Lisa Chen

The Ponytail

          I once loved a man whose hair grew to the middle of his back. We met at an opening in the Meatpacking District for a Japanese artist who had eschewed the ponderous, sedimentary oil paintings that had made him famous in favor of crayon and watercolor renderings of dogs. These dog portraits represented a return to innocence, the pure possibility of art, he said through an interpreter.

          My man was from Malaysia and had lived in New York for less than two years, working in arts administration and taking photographs on the side — or vice versa, depending on who he was talking to. He did not have a beautiful face. He did not have an ugly face either. Without his long hair, you may not have found his appearance memorable. Someone would say, Do you know him? and while you flipped through your mental catalogues, your helpful interlocutor might add, He has long hair, a ponytail. Using his hair as a rope, you’d be able to pull the rest of him into focus, his wide-set eyes, the list of his jaw.

          At one point in the evening the artist gave a short performance of his crayon art, accompanied by a recording he’d made of dogs barking in Central Park, the originating source of his inspiration. The artist, gripping a purple crayon in his hand, rapidly outlined a dog on a butcher paper canvas draped across a plank balanced on two sawhorses. Several people in the audience barked in encouragement.

          My photographer stood watching, slouched to the side with his hands in his pockets, a bemused look on his face. I was attracted to this look – smug, knowing, yet colored with genuine delight at the spectacle of life. I recognized it as one I affected myself to manage disappointment.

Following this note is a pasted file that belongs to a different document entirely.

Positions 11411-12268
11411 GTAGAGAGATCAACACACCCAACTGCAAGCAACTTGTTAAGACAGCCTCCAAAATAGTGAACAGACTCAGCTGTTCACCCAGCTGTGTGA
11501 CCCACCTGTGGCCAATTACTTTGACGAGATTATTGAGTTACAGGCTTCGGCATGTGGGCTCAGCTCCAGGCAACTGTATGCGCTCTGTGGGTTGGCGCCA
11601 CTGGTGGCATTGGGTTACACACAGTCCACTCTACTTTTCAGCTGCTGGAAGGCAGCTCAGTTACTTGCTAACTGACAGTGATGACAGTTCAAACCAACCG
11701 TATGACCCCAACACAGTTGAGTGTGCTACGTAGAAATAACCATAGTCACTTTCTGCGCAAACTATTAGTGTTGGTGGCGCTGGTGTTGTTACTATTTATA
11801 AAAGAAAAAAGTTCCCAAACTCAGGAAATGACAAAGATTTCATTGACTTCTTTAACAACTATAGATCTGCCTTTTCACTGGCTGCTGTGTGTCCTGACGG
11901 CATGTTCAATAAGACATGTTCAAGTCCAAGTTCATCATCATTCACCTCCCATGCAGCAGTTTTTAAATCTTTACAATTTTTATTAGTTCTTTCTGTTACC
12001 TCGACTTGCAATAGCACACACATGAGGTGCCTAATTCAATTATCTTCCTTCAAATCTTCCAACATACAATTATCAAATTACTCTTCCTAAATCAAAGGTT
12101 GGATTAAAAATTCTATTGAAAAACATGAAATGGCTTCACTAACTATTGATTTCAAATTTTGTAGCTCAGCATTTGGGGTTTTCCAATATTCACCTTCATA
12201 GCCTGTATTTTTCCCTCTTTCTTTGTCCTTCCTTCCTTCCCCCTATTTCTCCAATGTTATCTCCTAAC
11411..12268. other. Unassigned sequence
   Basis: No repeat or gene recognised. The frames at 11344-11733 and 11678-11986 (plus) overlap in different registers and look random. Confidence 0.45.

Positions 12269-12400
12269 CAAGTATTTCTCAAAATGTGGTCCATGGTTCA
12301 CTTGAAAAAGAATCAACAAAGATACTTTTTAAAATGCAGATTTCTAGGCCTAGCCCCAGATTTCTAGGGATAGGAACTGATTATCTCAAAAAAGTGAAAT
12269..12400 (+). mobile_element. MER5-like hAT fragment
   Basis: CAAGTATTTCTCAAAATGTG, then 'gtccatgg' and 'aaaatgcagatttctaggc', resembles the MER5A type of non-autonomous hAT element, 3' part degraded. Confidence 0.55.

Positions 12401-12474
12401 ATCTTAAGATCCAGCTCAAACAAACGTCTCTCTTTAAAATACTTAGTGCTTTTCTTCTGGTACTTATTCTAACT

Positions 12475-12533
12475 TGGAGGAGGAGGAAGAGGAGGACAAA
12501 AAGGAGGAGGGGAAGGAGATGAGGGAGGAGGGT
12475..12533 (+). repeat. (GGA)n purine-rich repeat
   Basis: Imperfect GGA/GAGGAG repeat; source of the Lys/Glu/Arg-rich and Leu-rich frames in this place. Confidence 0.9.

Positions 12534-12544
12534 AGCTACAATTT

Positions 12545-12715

It is the way of women to touch a man’s hair without asking his permission. They assume he will appreciate the attention, unthinkingly, like a dog. Separated from him at a party, I would find him wedged in the kitchen, a strange female pulling lightly on the end of his hair. With each tug I could feel the resistance in my own scalp. When I approach and introduce myself, these women would take me in with just the slightest tremor of their pupils, calculating what I had or didn’t have on them; was I master enough.

          Sometimes he wore his hair in a loose, careless knot at the top of his head, tender as a scrotum.

          Because I didn’t know Malay and his English was not quite fluent, we talked at times with the sophistication of a pocket dictionary. Ordinarily, this would have bothered me. But my last relationship had been loamed by adult “discussions” and adult compromises that left me feeling like a decent human being but not very loved. By contrast, our halting exchanges struck me as more elemental. We lacked the vocabulary to say anything but the most simple and direct things.

          I love you. Are you happy? You hurt me. I want to be nice. Yes, we try.

          To put in our lovers’ parlance, we had it good and bad, and we might have kept going had I not become convinced that his hair would undo us. The longer it grew – and the better his English got — the more women he seemed to attract. These women would say: